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PRINT October 2001

film

The Man Who Wasn’t There

IN MICHAEL POWELL’S 1946 fantasy A Matter of Life and Death, the celestial messenger who shuttles between a monochrome afterlife and a color-saturated mortal sphere remarks: “One is starved for Technicolor up there.” Now that all movies are in color (even if it’s color mostly lacking the deep dyes Powell worked with), a different lament emerges: One is starved for black-and-white down here. For that reason alone Joel and Ethan Coen’s The Man Who Wasn’t There provides sustained pleasure. This ostensible homage to film noir doubles as homage to noir et blanc, the only appropriate medium for evoking that late-’40s small-town California that has become our Grimm Brothers forest: the place where anything can—and in the Coen Brothers’ world, does—happen.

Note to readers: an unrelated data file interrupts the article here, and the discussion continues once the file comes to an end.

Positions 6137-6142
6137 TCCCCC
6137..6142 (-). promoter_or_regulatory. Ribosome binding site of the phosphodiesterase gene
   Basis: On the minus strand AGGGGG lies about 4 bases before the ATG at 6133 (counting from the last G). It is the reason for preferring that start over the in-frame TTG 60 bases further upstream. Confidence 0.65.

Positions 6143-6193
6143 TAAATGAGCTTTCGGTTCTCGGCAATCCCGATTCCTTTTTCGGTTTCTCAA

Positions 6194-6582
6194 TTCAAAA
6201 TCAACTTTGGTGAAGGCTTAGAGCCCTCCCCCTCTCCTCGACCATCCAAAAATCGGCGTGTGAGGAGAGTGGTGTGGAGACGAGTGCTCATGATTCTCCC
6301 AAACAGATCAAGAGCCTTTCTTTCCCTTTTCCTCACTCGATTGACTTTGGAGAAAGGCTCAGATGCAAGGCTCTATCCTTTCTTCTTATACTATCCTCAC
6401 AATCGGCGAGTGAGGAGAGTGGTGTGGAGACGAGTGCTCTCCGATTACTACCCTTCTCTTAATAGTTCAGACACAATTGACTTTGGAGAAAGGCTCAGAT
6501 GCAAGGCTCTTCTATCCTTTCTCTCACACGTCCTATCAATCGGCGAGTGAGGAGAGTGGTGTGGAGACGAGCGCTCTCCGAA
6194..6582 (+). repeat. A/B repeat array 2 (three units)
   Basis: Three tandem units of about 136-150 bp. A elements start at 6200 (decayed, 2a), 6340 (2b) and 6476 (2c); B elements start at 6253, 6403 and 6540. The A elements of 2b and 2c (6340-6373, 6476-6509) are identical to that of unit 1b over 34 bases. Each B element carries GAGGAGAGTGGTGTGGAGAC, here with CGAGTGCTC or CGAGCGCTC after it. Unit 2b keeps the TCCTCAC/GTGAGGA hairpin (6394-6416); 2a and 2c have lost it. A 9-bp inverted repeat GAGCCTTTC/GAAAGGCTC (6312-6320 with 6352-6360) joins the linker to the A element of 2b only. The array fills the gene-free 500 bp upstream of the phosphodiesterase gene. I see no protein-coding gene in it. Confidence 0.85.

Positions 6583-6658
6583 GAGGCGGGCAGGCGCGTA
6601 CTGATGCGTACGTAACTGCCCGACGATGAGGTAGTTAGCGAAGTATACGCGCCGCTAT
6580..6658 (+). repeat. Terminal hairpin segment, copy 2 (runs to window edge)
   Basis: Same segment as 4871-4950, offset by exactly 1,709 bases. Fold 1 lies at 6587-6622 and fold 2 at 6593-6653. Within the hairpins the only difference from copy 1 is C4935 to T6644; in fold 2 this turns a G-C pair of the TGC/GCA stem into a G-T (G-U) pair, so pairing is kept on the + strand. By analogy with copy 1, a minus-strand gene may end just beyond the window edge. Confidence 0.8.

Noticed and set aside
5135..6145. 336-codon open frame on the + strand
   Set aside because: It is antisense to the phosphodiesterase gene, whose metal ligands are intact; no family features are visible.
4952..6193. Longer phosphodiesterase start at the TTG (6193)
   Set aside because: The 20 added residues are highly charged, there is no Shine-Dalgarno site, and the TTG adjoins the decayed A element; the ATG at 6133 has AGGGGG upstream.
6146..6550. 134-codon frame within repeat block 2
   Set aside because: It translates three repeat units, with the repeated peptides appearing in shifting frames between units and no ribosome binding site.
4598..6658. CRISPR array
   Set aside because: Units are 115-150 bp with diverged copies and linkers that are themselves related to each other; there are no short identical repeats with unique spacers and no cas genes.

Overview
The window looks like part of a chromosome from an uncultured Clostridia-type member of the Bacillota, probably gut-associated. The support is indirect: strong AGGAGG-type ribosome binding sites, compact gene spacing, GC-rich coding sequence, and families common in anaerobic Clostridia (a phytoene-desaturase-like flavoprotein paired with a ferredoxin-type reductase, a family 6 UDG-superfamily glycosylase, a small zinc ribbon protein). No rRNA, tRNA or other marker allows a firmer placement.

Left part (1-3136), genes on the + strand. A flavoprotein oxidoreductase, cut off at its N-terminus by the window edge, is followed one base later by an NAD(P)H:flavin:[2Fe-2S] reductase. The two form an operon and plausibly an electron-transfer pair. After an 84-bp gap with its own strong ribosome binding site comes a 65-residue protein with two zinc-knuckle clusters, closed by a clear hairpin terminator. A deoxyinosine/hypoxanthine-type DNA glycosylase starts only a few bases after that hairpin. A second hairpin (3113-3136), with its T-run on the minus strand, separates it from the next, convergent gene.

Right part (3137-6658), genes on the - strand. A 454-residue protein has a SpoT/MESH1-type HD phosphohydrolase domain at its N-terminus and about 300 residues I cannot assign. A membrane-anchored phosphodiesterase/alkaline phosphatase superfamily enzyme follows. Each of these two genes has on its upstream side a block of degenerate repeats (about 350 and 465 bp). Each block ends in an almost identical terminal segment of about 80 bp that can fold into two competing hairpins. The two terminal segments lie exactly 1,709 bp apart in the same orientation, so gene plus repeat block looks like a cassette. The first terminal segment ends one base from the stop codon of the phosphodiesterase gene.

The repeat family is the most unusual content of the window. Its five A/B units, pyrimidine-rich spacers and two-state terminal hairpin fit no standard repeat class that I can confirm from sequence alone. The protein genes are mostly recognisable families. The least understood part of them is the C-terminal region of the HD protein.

Anything: You can even reenter the bars, kitchens, and bedrooms of 1949, savoring fabrics and textures with quiet fetishistic delight.

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